The third element is the reach of each technology. As we move toward the present, the reach increases, both in terms of the number and diversity of people connected, and the speed at which news (fake or otherwise) propagates.

The diversity element is very important. Since the advent of radio, governments and organizations are able to contact a far broader range of people—in 1820, only twelve percent of the world could read and write.

World illiteracy rates over the last two hundred years.

These changes in reach and speed of information were a key driver for the growth of disinformation—every self-respecting government, religion, and multinational business hopped on the bandwagon post-haste.

When I was a child, there was Radio Free Europe, and pushing back from behind the iron curtain, a bunch of ‘people’s democracies’ extolling the virtues of Marx and Lenin.

The Russians have long been virtuosos of this art—they call it маскировка. Maskirovka is self-explanatory, and in this sixth age of communication, where TV and IoT are as closely entwined as passionate lovers, Putin’s Russia has turned it into an art form.

Russia Television, or RT for short, is now on every major cable news network. It competes with CNN, Fox, Sky, the BBC, and the other huge news outlets to bring you its flavor of news—in English.

To do this, it enlisted the likes of Larry King, of CNN fame, and ex-MSNBC’s Ed Schultze, and now plays a splendid game of maskirovka. It tells you to question more, implying that other stations are spoon-feeding you a bill of goods—which is often true to an extent, but RT is hardly where you look for a solution.

In tandem with RT is Sputnik, a Buzzfeed type of outfit, which helps to disseminate stories that are pro-Kremlin, or can sow confusion in the West. An excellent example was the recent alleged rape of a white German-Russian girl in Berlin. The story was a hoax, and grew to huge proportions in Germany—in fact, it morphed into a substantial diplomatic incident.

With the upcoming elections in Germany, authorities were anticipating that the Russians might use the emails hacked from sixteen Bundestag politicians, including Angela Merkel, to influence the upcoming vote.  All told, the hackers scooped 16 gigabytes of data from the parliament. The Germans are waiting for this ammunition to be used, but so far, not a whisper—and only one week to go.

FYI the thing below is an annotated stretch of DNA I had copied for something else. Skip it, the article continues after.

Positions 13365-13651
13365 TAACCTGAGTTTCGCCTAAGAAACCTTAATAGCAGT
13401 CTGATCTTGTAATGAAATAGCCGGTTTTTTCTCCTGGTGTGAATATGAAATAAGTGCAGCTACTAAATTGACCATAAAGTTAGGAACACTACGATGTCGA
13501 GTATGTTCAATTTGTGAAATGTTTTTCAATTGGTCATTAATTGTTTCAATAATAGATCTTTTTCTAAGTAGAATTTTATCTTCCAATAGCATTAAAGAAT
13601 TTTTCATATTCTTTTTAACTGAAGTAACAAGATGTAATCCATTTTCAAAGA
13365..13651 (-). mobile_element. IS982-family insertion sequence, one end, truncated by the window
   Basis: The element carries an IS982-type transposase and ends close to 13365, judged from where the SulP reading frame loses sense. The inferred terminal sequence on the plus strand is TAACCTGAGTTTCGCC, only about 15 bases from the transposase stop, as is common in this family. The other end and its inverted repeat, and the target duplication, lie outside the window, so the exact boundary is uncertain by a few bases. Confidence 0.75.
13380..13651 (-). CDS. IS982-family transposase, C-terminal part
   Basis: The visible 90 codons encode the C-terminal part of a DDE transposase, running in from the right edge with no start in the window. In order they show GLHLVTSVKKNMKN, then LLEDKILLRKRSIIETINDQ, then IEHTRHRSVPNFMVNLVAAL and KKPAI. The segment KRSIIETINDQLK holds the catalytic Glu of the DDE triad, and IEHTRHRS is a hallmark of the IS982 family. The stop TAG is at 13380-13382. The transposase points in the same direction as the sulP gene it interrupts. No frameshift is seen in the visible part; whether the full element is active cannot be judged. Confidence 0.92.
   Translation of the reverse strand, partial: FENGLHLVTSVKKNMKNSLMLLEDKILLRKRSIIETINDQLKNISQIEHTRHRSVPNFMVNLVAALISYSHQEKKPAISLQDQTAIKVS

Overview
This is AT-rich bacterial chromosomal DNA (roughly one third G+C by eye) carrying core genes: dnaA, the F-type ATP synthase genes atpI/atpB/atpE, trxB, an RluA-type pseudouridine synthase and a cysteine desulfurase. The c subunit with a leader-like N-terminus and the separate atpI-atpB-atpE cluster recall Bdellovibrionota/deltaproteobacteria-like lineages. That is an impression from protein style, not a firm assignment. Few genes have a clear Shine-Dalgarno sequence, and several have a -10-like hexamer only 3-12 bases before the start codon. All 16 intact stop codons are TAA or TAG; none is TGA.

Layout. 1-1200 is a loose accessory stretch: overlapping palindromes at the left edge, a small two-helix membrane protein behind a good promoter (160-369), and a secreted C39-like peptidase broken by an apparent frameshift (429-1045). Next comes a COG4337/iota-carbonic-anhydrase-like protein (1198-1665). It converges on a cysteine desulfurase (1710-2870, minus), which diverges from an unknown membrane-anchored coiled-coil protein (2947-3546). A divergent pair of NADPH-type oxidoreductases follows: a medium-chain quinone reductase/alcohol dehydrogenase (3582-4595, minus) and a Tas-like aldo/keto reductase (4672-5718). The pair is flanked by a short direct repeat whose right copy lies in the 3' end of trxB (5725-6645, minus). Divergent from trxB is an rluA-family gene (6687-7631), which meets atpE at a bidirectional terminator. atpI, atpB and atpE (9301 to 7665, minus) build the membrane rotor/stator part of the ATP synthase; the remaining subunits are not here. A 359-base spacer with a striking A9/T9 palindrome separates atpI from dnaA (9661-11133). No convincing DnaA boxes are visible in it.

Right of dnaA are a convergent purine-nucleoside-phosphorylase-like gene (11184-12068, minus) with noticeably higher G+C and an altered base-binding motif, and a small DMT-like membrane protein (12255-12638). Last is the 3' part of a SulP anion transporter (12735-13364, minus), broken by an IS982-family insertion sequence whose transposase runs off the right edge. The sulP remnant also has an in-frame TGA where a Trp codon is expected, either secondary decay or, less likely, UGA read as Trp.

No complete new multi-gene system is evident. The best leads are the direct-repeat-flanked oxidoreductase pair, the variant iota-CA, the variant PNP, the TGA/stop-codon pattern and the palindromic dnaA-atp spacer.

This may be explained in a recent statement from Annegret Bendliek, analyst with the German Institute for International and Security Affairs, to the Washington Post.

It’s been my job for 10 years to read these kinds of documents. You can’t imagine. They are so boring.

The India Road, Atmos Fear, Clear Eyes, and Folk Tales For Future Dreamers. QR links for smartphones and tablets.

 

 

The Blonde Bombshell

September 2, 2017

Last summer I published a short story called The Swing, inspired by the Lahore bombing, which killed twenty-nine children on Easter Sunday, 2016.

The explosive used was triacetone triperoxide, or TATP. I became aware of TATP after the Brussels airport bombing, and decided it would be a good fit for my story. Within the bomb-making community, TATP is both loved and hated.

It’s loved for its destructive power, and since it isn’t a nitrogen-based explosive like ammonium nitrate, TATP is much harder to detect with present-day bomb sensors.

Acetone and peroxide, two quintessentially feminine products.

I never loved organic chemistry, but I realized you couldn’t understand natural sciences without it—that would be like loving boats and hating water. The picture tells you to mix some acetone (aka nail polish remover) with hydrogen peroxide (the secret to turning a dull brunette into a dumb blonde), and end up with that big ring on the right.

You lose six hydrogens and three oxygens, i.e. a bit of water, and you end up with the Mother of Satan, a stunningly powerful explosive. The ring has the three acetones poking out the side, and the peroxide splices in three extra oxygens—the whole deal contains only  carbon, oxygen, and hydrogen, just like your breakfast bagel—come to think of it, the bagel has all sorts of other shit in it.

So, no nitrogen, no phosphorus, no easy detection, and a great big bang.

The fact is you could carry enough TATP through airport security today to blow up your plane without fear of detection—the explosive looks like sugar crystals, partly because carbs contain exactly those three elements: C, O, H.

The downside to all this is that TATP is really dangerous to make. In fact, I’m surprised the blonde bombshell coming out of the salon, adjusting her hairdo with perfectly polished fingernails, doesn’t blow her head off.

La femme fatale—and you thought it was just a weird French thing.

Suddenly, every hair studio is a terror lab.